Lawmakers up in arms following Nathan Bedford Forrest vote

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NASHVILLE, Tenn. -- Representative Mike Sparks of Smyrna issued an apology for any language in a state House resolution that may have led his colleagues to feel he was trying to pull a fast one on them after they passed a resolution to honor Nathan Bedford Forrest.

"Some people may find it offensive. As it is, I'm not trying to hurt anybody's feelings," he said.

But Representative Antonio Parkinson said he's not buying it.

"We`ve never had an incident like this happen where the legislator violated the trust of the entire body like this."

He said Sparks coupled the resolution with another that honored an author who wrote a book about the controversial general. It was also included in the House's consent calendar which includes a list of measures that usually are harmless and do not require any debate.

"He got the Nathan Bedford Forrest resolution hidden under this pastor out of Lake Charles, Louisiana. It said nothing about Nathan Bedford Forrest on the caption," he explained to WREG's Troy Washington.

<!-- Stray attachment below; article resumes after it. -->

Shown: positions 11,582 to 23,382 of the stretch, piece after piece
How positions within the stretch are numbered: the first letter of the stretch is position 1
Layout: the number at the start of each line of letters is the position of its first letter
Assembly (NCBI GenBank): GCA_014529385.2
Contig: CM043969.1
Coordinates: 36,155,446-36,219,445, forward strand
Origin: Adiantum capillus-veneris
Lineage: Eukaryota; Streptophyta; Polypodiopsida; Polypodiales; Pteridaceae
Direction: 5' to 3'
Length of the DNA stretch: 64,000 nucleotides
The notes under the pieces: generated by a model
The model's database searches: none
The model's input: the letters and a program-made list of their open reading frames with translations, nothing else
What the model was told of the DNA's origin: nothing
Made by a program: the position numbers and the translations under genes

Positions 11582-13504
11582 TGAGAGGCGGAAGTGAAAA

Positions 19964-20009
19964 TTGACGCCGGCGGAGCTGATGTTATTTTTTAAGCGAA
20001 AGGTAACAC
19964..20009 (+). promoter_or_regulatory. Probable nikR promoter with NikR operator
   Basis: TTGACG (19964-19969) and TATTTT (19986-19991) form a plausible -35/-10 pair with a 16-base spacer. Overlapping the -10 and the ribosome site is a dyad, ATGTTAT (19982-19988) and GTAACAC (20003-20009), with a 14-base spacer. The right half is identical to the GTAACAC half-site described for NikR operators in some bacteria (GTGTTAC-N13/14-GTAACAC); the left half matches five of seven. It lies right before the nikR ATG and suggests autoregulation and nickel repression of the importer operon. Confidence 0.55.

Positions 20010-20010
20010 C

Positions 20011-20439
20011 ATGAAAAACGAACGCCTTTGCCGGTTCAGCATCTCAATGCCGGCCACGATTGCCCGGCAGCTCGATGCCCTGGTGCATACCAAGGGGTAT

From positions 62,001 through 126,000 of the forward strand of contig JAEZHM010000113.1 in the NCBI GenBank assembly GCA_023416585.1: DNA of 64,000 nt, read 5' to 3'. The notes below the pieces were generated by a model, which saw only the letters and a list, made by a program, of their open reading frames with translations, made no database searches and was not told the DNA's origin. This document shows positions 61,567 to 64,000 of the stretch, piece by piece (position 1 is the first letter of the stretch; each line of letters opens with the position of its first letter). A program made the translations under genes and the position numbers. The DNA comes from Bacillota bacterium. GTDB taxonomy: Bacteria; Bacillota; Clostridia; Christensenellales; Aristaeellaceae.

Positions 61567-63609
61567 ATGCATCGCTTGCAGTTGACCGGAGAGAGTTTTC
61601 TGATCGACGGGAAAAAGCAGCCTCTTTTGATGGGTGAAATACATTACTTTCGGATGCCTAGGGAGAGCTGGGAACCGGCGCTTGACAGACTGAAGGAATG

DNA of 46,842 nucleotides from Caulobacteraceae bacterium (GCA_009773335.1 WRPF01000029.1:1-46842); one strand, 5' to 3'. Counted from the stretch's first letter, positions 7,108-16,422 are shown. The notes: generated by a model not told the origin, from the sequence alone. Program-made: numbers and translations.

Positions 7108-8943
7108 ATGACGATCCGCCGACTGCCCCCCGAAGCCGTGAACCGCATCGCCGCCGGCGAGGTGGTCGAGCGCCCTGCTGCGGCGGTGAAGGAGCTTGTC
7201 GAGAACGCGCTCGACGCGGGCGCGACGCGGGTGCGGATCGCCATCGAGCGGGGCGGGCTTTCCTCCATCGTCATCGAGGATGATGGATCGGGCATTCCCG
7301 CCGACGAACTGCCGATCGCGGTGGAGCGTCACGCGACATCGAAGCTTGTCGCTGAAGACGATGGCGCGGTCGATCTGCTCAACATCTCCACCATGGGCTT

Parkinson added that he believes that route was taken to trick the voting body.

"I would never ever in a million years support anything that celebrates Nathan Bedford Forrest."

WREG asked Parkinson why he didn`t read the resolution in it`s entirety before voting, but he said there were simply no red flags.

"If we were to go through every single resolution, we`d be in session for the entire year," he said.

He said he took the resolutions listed on the consent calendar at face value since nothing stuck out.

The resolution passed 94-0.

Parkinson said that would not have been the case if he and his colleagues had been informed.

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